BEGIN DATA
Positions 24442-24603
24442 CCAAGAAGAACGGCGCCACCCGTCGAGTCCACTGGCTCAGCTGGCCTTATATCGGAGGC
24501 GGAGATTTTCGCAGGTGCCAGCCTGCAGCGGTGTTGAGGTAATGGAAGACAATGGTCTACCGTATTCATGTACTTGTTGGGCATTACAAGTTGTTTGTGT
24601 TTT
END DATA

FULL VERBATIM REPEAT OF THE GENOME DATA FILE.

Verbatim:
Positions 24442-24603
24442 CCAAGAAGAACGGCGCCACCCGTCGAGTCCACTGGCTCAGCTGGCCTTATATCGGAGGC
24501 GGAGATTTTCGCAGGTGCCAGCCTGCAGCGGTGTTGAGGTAATGGAAGACAATGGTCTACCGTATTCATGTACTTGTTGGGCATTACAAGTTGTTTGTGT
24601 TTT